No visit to Scotland is complete without a trip to the nation’s capital, Edinburgh, and its surrounding Border lands.
If historic sites, hiking, outdoor sports, and raucous theatre shows sound like your kind of family “staycation”, this part of Scotland will be just your cup of tea.
Or should that be Irn-Bru?
3 must-see sights in Edinburgh and the Borders
1. Edinburgh Castle
Built in 1103, Edinburgh Castle has been keeping watch since the city was first established. Today, the castle is open for visitors of all ages to tour The Great Hall, the Half Moon Battery, and a collection of in-house museums.
Tickets can be purchased before you arrive and there’s a dedicated ‘Edinburgh Castle for Kids’ book which, at just a fiver, gives little ones everything they need to know to make the most of their visit.
2. Arthur’s Seat
Ready for some brisk Scottish air? Arthur’s Seat — an extinct volcano! — sits just at the end of Edinburgh’s Royal Mile, making it easy to reach on foot or by car.
The walk up may be challenging for the littlest of legs, but if you’re kids are brave hearts, then it’s worth a try. The views from the top are unbelievable and, on a clear day, you’ll be able to see all the way across Edinburgh’s iconic skyline.
3. The Berwickshire Coast
Just south of Edinburgh, close to England, is a band of territory called the Borders. And it’s here that some of the area’s most stunning scenery is to be found.
Whether you explore the Berwickshire Coast via the winding roads or the cliff top walking trails, you’ll find cove after cove, and white sand beach after white sand beach. Perfect for families who are looking to slow down a little on their UK break away.
4 must-do family activities in Edinburgh and the Borders
1. Walk the Royal Mile
A trip down Edinburgh’s Royal Mile is a must-do whether you’re in town for a week or just a day. Steeped with history, at the heart of the city’s Old Town, this street is also a centre of culture. Here you’ll find the Museum of Edinburgh, Museum of Childhood, and many pubs, cafes and restaurants to hop into should the weather take a turn.
2. Laugh out loud at Edinburgh Fringe Festival
If you’re lucky enough to get a hotel booking during the month of August, you need to make time for the world-famous Edinburgh Fringe Festival. Each and every day there’s something new and unmissable going on — seriously, the biggest challenge will be choosing what to see and where!
Make sure you check out the daily programme of children’s theatre, magic and dance. Each performance tends to last around an hour — the perfect length of time to rest your feet (unless the show requires parent participation, that is!).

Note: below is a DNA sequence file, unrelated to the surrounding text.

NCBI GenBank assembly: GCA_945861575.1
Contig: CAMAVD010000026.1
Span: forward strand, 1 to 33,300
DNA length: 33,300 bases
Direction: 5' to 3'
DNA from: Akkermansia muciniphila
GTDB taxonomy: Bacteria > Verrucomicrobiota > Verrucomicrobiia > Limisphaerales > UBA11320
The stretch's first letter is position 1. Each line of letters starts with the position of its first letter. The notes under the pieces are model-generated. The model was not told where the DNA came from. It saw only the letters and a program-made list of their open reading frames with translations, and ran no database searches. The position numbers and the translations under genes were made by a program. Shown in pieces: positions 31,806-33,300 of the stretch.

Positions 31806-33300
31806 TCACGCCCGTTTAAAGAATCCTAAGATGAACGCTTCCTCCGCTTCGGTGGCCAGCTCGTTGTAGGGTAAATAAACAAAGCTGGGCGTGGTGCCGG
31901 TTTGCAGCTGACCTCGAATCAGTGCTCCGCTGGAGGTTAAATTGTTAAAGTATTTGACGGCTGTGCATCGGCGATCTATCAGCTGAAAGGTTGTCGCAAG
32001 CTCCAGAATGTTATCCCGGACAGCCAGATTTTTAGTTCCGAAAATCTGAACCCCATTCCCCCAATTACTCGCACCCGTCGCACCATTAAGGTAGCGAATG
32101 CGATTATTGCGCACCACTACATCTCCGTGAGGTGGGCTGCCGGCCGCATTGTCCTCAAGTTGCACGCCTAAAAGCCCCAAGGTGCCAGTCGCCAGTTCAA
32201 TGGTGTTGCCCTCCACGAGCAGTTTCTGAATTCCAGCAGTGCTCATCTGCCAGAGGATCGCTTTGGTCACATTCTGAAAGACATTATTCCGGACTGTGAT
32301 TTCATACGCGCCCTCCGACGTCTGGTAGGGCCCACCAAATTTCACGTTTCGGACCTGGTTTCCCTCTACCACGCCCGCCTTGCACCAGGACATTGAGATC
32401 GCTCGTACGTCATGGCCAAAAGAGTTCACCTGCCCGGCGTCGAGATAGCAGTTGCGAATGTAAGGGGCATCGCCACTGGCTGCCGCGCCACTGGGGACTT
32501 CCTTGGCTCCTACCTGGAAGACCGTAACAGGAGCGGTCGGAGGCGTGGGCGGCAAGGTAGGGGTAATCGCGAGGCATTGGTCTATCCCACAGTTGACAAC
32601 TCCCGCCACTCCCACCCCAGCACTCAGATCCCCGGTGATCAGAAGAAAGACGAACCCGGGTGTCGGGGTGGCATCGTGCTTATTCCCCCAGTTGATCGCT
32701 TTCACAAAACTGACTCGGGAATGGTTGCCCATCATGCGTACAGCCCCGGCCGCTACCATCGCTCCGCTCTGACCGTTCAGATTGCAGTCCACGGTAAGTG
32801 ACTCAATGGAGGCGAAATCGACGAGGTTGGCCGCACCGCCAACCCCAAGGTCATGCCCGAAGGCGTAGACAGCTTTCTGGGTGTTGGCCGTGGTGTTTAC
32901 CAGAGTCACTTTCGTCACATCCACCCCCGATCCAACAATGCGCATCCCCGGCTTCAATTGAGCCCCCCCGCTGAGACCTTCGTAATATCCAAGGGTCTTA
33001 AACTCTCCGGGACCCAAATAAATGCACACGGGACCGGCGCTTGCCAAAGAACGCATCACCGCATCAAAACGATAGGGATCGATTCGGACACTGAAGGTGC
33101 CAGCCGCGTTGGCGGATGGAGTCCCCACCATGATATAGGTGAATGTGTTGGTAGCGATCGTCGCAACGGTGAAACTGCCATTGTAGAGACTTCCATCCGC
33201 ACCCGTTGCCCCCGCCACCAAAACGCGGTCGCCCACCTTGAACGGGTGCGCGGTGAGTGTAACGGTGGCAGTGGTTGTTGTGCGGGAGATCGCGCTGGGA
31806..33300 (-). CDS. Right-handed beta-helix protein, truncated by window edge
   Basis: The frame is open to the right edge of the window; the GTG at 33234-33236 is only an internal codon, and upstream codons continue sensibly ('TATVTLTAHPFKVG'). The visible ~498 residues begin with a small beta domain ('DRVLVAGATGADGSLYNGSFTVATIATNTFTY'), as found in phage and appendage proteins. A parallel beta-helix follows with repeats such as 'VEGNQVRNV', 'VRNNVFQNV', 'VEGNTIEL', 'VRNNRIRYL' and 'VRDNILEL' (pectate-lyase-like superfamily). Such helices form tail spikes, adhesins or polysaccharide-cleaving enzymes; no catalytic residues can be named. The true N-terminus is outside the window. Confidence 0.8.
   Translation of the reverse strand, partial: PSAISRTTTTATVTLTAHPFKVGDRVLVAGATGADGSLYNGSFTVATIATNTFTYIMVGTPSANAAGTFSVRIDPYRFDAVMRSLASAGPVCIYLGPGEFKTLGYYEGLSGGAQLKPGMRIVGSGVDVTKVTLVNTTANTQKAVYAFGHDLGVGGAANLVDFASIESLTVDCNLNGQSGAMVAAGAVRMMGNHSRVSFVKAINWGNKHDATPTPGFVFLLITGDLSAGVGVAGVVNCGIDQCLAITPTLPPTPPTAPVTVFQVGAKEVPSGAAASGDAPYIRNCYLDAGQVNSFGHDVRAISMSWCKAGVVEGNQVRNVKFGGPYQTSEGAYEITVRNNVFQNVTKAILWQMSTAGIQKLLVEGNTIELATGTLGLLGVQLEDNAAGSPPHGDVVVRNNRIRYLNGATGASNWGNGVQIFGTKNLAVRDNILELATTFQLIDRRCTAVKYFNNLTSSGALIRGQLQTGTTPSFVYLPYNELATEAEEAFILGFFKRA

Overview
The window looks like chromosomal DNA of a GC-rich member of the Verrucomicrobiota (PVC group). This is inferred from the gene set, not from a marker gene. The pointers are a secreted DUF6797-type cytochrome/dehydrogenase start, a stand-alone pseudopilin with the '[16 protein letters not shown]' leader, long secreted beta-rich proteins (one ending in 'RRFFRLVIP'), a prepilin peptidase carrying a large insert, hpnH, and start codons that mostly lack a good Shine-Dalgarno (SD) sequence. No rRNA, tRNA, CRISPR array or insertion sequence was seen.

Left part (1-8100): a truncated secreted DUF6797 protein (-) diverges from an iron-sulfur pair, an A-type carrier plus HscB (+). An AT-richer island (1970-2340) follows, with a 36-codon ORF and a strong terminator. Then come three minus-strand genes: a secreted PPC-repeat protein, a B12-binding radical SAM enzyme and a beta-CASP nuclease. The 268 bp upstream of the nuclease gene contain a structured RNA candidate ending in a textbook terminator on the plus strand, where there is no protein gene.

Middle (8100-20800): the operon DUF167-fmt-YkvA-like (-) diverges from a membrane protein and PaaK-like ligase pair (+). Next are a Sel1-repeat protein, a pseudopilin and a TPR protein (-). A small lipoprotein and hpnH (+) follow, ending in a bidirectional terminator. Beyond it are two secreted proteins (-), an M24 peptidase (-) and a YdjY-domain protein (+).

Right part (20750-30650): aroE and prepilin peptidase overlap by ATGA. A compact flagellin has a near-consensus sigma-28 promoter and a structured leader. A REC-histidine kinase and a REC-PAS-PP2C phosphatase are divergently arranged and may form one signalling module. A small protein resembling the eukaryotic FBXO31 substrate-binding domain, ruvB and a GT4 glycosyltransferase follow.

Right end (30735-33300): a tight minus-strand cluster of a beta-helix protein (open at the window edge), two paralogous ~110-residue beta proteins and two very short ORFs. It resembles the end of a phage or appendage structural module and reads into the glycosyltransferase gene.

3. Get your adrenaline fix in the Borders countryside
While the Borders packs all the natural beauty of the area, it’s also here that action-seeking families should base their stay.
Go Ape Peebles has a 160ft zip line across the valley. While the 7stanes mountain biking centre has trails to suit all abilities — from the most advanced, to those who’d rather a casual cycle through the gorgeous Glentress Forest.
4. Ride the Borders Railway
A fun day out for big and little kids, the Borders Railway runs from Edinburgh to Tweedbank in the south east of the Borders. The journey takes just less than an hour, and travels through 140 bridges and tunnels.
The best time to visit Edinburgh and the Borders?
Like anywhere else in the UK, you can always rely on Scottish weather to be… well… unreliable. Broadly speaking, you can expect some lovely sunny days during the summer and bracing winds throughout autumn and winter.
That being said, as long as you pack well, there’s no bad time to visit Edinburgh and the Borders. If the heavens open or a strong wind picks up, just hop into a pub or cafe to warm up!
What to pack for Edinburgh and the Borders?
If Edinburgh’s your main camp, you’ll be fine with layers and a raincoat (regardless of the time of year). But if you’re venturing out to the Borders — and certainly to action parks — then waterproofs, sturdy shoes and fleeces are a must.
Getting around Edinburgh and the Borders
As a major city, it’ll come as no surprise that Edinburgh offers a wide selection of ways to get around. See the city via tourist bus, public bus or tram, or take the scenic route in one of Edinburgh’s black cabs.
The Borders are naturally a little less well connected, but you’ll still find plenty of rail and bus links. And if you’re driving up from home, you’ll find the roads easy to manage — just don’t forget to stop every now and then to take in the scenery!